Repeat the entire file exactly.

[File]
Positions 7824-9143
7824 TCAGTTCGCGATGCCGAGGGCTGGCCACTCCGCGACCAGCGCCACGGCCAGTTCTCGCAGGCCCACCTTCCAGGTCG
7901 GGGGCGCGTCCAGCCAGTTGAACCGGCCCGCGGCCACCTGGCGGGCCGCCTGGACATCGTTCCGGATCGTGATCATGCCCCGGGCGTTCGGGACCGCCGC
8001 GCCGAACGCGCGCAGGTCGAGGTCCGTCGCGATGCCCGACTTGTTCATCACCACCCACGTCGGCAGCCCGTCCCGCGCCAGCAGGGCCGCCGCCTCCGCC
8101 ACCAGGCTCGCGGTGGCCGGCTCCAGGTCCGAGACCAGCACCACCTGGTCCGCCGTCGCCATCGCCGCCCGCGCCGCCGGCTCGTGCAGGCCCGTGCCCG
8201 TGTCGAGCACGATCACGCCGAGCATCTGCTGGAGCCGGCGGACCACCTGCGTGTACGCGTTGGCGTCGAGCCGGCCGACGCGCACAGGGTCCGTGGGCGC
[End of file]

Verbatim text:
Positions 7824-9143
7824 TCAGTTCGCGATGCCGAGGGCTGGCCACTCCGCGACCAGCGCCACGGCCAGTTCTCGCAGGCCCACCTTCCAGGTCG
7901 GGGGCGCGTCCAGCCAGTTGAACCGGCCCGCGGCCACCTGGCGGGCCGCCTGGACATCGTTCCGGATCGTGATCATGCCCCGGGCGTTCGGGACCGCCGC
8001 GCCGAACGCGCGCAGGTCGAGGTCCGTCGCGATGCCCGACTTGTTCATCACCACCCACGTCGGCAGCCCGTCCCGCGCCAGCAGGGCCGCCGCCTCCGCC
8101 ACCAGGCTCGCGGTGGCCGGCTCCAGGTCCGAGACCAGCACCACCTGGTCCGCCGTCGCCATCGCCGCCCGCGCCGCCGGCTCGTGCAGGCCCGTGCCCG
8201 TGTCGAGCACGATCACGCCGAGCATCTGCTGGAGCCGGCGGACCACCTGCGTGTACGCGTTGGCGTCGAGCCGGCCGACGCGCACAGGGTCCGTGGGCGC